18. Agonists and Antagonists Equatorial Antagonist binding area Axial Agonist binding area

  19. SIDE NOTE: • Other factors important to receptor binding: • Stereochemistry • Enantiomers of many of the analogues were tested for analgesic activity. Overall, they didn’t have any. • Rigidification • Used to maintain active formation and eliminate alternative conformations • Increases selectivity for receptors

  20. Opioid Receptors • Receptor-binding motif: • Phenol OH • Aromatic ring • Amine group

  21. Opioid Receptors Most strongly binds morphine Best bet for a safe analgesic

  22. Receptor binding - μ • Opening of the K+ channel hyperpolarizes the membrane • Action potential not sent • Ca+2 not released • Reduces neurotransmitter release Morphine μ K+ K+ Hyper-polarized! K+ K+

  23. Receptor Binding - κ • Binding causes closing of Ca+2 channels • Neurotransmitters not released • Pain message not sent Morphine κ Ca+2 Ca+2 Ca+2 Ca+2

  24. Why you feel “happy”

  25. Why you feel “happy” • Heroin modifies the action of dopamine in the brain. • Once crossing the blood-brain barrier, heroin is converted to morphine, which acts as an agonist. • This binding inhibits the release of GABA from the nerve terminal, reducing the inhibitory effect of GABA on dopaminergic neurones. • The increased activation of dopaminergic neurones and the release of dopamine into the synaptic cleft results in activation of the post-synaptic membrane. • Continued activation of the dopaminergic reward pathway leads to the feelings of euphoria and the ‘high’ associated with heroin use.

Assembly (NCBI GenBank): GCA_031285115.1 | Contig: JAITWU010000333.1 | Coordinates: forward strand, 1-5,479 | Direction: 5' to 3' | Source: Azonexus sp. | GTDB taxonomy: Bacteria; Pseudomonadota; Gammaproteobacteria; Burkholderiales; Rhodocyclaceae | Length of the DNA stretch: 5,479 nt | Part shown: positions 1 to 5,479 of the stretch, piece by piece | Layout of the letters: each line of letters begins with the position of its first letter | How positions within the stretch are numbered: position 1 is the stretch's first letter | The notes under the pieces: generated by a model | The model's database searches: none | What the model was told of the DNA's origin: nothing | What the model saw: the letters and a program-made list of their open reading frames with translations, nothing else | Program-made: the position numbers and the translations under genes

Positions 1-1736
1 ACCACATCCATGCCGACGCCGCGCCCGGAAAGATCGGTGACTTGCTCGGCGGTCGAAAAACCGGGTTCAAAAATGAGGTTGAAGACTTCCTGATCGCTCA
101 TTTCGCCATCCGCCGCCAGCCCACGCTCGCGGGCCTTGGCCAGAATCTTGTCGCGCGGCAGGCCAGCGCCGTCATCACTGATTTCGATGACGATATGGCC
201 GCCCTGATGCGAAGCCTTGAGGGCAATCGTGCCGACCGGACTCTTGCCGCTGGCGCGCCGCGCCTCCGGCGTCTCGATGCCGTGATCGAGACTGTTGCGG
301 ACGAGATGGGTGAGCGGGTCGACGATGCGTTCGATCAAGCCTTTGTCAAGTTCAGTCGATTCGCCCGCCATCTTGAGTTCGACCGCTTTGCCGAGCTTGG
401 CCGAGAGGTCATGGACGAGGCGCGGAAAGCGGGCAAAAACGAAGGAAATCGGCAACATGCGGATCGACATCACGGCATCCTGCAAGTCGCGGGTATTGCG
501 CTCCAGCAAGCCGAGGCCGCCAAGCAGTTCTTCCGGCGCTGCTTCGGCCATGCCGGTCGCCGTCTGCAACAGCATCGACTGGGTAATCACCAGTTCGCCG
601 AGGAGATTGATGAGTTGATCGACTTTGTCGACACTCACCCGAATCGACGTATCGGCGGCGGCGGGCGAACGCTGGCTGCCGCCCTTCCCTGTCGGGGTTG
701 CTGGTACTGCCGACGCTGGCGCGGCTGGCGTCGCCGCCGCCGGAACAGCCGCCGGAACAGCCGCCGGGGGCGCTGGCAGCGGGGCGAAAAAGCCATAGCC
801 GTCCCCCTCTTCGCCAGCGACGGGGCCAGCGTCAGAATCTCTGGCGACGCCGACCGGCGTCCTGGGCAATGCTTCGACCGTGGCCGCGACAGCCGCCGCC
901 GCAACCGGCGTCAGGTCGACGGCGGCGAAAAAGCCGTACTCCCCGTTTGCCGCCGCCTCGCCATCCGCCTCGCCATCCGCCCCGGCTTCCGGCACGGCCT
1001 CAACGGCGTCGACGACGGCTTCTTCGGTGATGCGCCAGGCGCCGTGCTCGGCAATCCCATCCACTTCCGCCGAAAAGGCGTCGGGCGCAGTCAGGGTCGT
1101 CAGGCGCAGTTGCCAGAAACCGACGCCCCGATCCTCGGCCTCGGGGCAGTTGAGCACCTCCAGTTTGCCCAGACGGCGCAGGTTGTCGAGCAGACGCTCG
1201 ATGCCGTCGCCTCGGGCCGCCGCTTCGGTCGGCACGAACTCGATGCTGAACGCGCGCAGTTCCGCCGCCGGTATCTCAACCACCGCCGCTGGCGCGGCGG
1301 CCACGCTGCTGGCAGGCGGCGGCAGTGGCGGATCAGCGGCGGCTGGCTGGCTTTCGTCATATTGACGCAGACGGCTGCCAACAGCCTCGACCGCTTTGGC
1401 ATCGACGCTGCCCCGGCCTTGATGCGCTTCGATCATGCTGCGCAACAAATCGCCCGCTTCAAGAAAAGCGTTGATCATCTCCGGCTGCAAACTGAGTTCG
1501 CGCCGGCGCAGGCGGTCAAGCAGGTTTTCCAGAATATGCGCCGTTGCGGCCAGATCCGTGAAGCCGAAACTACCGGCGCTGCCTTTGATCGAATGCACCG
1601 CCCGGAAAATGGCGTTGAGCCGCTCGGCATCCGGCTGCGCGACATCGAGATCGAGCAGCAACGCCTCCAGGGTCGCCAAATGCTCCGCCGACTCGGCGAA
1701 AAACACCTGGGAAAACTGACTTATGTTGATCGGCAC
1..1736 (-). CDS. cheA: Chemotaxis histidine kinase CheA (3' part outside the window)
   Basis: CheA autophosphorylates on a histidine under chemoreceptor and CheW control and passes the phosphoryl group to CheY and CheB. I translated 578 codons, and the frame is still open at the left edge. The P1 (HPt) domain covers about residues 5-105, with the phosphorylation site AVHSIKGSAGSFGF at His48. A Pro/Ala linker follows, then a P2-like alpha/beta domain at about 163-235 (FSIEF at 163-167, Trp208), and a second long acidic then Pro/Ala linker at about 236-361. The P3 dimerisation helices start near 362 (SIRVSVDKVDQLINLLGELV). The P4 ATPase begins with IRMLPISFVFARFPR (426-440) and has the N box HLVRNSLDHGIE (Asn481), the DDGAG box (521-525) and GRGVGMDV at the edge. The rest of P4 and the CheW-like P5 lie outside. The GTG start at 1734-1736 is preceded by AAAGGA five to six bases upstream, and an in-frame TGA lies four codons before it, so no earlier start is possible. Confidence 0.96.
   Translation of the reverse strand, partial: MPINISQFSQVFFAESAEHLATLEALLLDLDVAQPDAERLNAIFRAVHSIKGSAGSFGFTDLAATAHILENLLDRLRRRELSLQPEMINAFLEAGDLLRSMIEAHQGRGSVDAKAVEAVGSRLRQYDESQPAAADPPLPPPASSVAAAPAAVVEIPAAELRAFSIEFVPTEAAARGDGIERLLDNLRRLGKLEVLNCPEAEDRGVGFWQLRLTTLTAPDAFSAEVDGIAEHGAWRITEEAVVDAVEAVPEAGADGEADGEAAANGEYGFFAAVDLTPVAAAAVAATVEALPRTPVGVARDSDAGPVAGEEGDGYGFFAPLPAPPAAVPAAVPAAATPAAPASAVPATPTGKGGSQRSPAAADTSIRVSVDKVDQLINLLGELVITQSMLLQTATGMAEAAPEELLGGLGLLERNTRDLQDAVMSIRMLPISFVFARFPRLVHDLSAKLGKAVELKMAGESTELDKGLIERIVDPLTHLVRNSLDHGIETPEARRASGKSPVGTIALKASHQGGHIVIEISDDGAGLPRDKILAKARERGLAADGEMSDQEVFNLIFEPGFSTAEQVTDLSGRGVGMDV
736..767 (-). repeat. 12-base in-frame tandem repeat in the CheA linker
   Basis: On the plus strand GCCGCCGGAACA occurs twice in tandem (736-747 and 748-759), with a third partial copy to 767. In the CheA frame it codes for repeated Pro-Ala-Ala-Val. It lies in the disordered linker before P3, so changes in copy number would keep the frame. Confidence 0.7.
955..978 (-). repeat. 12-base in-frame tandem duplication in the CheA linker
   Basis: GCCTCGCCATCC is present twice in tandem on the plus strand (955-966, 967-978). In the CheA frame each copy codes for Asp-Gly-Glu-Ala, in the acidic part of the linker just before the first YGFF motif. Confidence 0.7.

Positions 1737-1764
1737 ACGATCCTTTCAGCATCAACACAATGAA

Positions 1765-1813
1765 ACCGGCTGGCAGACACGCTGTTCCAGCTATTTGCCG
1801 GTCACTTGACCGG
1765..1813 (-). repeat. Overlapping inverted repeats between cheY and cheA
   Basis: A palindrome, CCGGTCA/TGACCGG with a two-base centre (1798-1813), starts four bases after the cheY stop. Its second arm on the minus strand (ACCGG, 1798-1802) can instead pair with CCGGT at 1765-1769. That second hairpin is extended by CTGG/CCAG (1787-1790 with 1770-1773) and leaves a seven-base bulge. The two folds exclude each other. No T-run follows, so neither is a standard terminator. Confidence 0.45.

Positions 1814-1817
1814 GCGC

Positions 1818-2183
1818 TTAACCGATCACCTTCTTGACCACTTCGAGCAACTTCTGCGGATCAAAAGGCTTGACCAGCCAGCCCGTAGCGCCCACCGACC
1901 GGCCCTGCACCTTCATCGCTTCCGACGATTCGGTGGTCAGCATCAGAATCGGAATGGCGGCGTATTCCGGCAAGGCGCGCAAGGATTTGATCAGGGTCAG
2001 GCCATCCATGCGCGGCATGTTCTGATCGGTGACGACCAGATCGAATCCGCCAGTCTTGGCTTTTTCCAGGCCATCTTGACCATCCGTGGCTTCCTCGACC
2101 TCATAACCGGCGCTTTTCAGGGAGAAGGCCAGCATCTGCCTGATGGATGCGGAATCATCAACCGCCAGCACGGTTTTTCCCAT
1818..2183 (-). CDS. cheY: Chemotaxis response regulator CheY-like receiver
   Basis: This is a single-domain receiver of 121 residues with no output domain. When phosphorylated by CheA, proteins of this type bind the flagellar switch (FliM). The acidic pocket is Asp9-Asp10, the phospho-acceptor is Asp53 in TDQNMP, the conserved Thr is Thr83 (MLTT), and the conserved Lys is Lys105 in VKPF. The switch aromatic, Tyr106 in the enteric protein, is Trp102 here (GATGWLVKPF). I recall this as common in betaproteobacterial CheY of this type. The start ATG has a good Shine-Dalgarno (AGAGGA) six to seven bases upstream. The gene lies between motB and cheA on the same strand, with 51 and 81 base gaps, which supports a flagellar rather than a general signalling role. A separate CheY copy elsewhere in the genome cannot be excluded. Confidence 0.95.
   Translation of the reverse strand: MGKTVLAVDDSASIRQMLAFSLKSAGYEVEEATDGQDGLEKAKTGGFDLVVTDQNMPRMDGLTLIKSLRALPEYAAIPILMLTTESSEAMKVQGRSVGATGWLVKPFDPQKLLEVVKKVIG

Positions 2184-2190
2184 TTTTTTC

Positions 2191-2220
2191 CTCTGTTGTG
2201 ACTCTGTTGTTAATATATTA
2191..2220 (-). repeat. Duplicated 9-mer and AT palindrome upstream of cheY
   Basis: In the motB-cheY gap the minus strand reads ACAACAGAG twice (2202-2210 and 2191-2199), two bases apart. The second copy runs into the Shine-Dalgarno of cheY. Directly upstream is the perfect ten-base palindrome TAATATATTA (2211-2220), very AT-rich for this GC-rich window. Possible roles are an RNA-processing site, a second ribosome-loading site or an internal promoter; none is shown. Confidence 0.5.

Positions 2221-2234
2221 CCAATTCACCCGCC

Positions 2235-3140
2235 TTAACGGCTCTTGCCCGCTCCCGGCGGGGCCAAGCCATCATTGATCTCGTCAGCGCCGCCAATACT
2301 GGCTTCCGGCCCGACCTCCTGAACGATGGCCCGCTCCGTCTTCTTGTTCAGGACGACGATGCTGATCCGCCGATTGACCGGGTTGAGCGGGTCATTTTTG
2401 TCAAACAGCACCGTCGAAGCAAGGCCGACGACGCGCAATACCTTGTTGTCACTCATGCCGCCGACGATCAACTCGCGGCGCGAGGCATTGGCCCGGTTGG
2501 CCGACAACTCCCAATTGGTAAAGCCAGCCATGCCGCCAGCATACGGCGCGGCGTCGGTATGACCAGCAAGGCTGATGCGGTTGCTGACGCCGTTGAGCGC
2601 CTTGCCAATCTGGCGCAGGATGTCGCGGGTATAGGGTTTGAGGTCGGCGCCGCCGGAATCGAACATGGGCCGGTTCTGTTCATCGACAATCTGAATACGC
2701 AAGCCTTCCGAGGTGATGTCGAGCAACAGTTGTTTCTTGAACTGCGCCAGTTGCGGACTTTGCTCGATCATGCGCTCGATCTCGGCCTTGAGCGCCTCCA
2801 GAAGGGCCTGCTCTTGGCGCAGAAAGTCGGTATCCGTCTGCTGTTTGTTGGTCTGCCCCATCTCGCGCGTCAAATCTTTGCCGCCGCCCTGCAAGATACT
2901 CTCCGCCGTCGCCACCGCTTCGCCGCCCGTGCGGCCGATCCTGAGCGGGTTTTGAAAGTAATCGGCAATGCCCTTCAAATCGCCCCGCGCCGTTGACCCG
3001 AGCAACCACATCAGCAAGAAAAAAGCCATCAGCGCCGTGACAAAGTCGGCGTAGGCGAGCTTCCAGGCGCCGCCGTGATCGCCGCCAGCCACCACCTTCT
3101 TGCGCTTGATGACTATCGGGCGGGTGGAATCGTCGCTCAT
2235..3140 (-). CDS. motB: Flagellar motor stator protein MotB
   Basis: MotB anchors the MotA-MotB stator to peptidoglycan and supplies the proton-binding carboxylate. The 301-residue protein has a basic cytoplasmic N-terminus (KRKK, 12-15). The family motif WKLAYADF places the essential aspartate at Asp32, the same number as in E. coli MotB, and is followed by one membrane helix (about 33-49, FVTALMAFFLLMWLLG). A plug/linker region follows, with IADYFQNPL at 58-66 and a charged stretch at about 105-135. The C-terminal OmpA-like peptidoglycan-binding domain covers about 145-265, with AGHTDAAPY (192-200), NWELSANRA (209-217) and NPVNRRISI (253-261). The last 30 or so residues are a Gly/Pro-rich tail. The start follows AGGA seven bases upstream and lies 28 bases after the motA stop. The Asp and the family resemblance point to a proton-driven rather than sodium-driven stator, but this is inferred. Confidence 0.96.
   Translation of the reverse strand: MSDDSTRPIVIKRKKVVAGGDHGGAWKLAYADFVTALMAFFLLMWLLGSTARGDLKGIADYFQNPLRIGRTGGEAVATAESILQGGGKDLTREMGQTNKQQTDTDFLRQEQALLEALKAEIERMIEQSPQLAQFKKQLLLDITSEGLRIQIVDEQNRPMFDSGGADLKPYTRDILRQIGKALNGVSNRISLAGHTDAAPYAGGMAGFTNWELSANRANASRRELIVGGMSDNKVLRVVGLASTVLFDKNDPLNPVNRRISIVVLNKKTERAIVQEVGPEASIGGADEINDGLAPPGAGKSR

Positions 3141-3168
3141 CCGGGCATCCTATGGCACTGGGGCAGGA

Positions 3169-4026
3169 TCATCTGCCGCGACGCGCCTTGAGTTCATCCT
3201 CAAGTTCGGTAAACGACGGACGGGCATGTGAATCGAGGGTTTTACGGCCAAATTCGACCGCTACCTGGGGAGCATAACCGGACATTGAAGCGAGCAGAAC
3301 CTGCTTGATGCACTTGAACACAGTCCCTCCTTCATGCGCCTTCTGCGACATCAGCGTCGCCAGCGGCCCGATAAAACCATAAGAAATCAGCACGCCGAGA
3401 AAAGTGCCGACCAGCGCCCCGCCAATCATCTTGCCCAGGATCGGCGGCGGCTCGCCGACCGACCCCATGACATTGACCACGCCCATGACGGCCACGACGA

26. Endogenous Opioid Peptides • Your body’s natural painkillers • Have a preference for the δ-receptor • Alternative method of pain relief  inhibit the peptidases that degrade them  thiorphan (still new) • 3 types of EOPs: • Enkephalins • Dynorphins • Endorphins Met-enkephalin

  27. The Future • Find an agonist that solely binds to the κ-receptor • Explore the μ-receptor subtypes further to see if any of them don’t cause harmful side effects • Peripheral opiate receptors – avoid BBB obstacle • Block postsynaptic receptors involved in the transmission of a pain signal • GABA • Agonists for the cannabinoid receptor

  28. References